President Barack Obama urged Congress on Thursday to fund upgrades to U.S. embassy security around the world, as a way of truly honoring the memory of four Americans killed in Benghazi.
Obama made the call in his latest bid to regain the initiative after Republicans accused his administration of covering up details of the attack, to safeguard his re-election hopes last year.
The president said he was committed to steps on the security of U.S. posts abroad that were recommended by a State Department review board set up to probe the attack on the U.S. mission in the eastern Libyan city.
“We’re not going to be able to do this alone. We’re going to need Congress as a partner,” he told reporters at the White House.
“I’m calling on Congress to work with us to support and fully fund our budget request to improve the security of our embassies around the world.”
The president also said Congress would need to help fund the posting of more U.S. Marines to embassies and consulates abroad.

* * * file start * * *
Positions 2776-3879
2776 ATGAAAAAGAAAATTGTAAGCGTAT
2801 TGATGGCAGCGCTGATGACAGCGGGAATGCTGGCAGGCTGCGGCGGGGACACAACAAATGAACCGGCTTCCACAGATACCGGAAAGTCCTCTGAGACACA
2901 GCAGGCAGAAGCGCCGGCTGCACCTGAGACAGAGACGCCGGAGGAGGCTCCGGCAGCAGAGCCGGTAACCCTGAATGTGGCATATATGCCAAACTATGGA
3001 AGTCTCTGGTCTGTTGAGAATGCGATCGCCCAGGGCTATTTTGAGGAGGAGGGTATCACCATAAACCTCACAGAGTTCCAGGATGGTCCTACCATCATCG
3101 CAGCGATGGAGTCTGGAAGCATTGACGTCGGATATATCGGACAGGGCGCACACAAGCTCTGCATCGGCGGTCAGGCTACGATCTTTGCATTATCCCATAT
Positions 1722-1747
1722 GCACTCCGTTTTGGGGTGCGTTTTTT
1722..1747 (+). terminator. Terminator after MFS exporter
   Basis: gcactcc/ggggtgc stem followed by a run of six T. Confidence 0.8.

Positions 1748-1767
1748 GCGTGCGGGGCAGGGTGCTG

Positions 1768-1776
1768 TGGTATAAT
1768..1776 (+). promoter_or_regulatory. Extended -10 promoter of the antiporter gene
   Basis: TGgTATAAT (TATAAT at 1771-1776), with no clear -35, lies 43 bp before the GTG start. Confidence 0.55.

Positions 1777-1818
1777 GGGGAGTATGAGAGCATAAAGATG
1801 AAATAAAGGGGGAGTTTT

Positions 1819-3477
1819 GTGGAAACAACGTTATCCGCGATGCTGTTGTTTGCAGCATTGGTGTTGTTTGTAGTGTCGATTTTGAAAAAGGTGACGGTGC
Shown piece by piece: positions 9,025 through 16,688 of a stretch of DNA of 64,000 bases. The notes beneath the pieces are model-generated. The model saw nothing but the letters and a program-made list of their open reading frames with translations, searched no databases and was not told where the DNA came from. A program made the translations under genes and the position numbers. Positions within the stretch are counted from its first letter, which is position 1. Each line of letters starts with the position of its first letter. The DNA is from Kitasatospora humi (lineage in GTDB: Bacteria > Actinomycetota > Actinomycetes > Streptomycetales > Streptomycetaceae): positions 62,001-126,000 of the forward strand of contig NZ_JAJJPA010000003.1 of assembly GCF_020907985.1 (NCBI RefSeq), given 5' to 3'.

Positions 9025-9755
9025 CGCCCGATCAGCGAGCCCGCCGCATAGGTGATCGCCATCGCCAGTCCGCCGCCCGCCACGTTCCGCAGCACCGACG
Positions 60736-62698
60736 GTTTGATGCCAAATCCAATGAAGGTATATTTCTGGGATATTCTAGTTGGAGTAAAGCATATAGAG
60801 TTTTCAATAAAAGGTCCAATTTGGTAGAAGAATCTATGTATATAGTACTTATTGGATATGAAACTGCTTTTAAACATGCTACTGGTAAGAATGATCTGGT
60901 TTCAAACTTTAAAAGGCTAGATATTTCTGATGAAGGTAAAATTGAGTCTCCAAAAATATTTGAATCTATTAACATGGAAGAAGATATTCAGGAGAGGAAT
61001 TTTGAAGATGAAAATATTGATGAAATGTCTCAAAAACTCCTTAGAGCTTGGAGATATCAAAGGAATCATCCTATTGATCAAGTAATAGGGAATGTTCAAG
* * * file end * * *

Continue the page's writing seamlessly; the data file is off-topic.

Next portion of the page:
“We need to come together and truly honor the sacrifice of those four courageous Americans and better secure our diplomatic posts around the world,” Obama said.
“That’s how we learn the lessons of Benghazi, that’s how we keep faith with the men and women who we send overseas to represent America and that’s what I will stay focused on as commander-in-chief.”
Obama spoke a day after the White House released 100 pages of emails and documents showing the deliberations of senior officials on several agencies as they set the early U.S. narrative in the days after the attacks.
The move was designed to counter Republican claims of a cover-up but is unlikely to quell investigations from Obama’s foes on Capitol Hill who sense a chance to damage the president politically early in his second term.
The attack on September 11, 2012, first blamed on a spontaneous protest, then attributed to Islamic extremists, killed U.S. ambassador to Libya Chris Stevens and three other Americans.